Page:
A few examples would be, if an individual follower (student) had a high level of maturity this model would indicate a delegation style of leadership where the leader (me) would provide minimal assistance. Conversely if an individual follower (student) had a low level of maturity, for example if they had little experience (which all would have initially) or were unfamiliar with the task a telling style of leadership would be indicated in order to ensure the followers had clarity on what was being asked and how they would be expected to execute the task. On reflection of this most of the students would be of at a telling stage on attempt 1 of their own practical stage which you would hope would progress to a delegation stage by attempt 3. This leadership style used in my example or even with an employee is clearly dependent on the maturity of the team. The goal for me would be to take each inexperienced student from a telling approach to delegation approach. However, myself as the leader will have to adapt my leadership style to match the level of maturity of each individual student. To look at how each of the stages would be implemented purely with my own understanding is outlined below.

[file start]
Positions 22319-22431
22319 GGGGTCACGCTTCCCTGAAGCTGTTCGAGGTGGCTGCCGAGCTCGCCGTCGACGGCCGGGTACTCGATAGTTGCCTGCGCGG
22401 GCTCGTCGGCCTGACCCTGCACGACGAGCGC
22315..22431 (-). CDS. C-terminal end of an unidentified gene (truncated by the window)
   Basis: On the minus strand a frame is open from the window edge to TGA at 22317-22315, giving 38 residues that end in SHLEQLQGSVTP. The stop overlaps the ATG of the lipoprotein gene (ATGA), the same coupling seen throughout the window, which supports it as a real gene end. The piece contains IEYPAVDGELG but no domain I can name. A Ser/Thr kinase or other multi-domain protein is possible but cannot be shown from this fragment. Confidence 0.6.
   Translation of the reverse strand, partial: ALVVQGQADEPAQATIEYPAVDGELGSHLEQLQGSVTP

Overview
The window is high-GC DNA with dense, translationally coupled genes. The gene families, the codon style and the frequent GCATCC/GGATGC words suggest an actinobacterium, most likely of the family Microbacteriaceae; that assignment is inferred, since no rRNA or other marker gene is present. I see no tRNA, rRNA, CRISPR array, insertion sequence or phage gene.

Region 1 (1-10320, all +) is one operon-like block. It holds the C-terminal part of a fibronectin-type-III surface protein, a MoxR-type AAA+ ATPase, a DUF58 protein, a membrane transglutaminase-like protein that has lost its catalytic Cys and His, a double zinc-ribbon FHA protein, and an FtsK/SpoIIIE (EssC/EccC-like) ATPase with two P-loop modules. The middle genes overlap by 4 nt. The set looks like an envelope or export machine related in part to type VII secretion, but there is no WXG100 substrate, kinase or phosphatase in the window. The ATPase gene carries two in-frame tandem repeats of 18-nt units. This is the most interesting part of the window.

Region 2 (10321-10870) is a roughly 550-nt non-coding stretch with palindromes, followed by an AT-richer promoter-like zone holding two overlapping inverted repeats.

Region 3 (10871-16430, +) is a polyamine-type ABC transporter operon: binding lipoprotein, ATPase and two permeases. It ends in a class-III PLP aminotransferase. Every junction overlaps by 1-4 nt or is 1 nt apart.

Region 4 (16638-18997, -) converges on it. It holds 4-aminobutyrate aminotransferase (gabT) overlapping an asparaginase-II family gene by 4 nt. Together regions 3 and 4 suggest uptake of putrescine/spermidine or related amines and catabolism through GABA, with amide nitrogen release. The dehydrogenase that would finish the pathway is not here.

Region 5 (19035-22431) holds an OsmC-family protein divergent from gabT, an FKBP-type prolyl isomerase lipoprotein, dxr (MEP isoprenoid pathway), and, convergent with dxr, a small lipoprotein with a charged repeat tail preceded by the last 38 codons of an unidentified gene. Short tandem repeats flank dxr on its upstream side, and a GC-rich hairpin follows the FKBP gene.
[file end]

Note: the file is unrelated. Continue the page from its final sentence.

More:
This is simply a flow of information from the leader to the group of followers. An example would be me clearly outlining the theory of the clinical procedure or technique to the class, then in a practical session physically demonstrate how to execute this safely. With clear timescales set to perform the task and instructions how to assess the quality of what has been performed. A clear one-way communication between myself and student where the lI clearly defines roles and provides direction and instruction. At some point however the student may become unmotivated or not be competent in attempt 2 of 3 of their own practical procedure which may require an adaption back to the telling phase. This stage is ideal for unmotivated, not fully competent or inexperienced followers.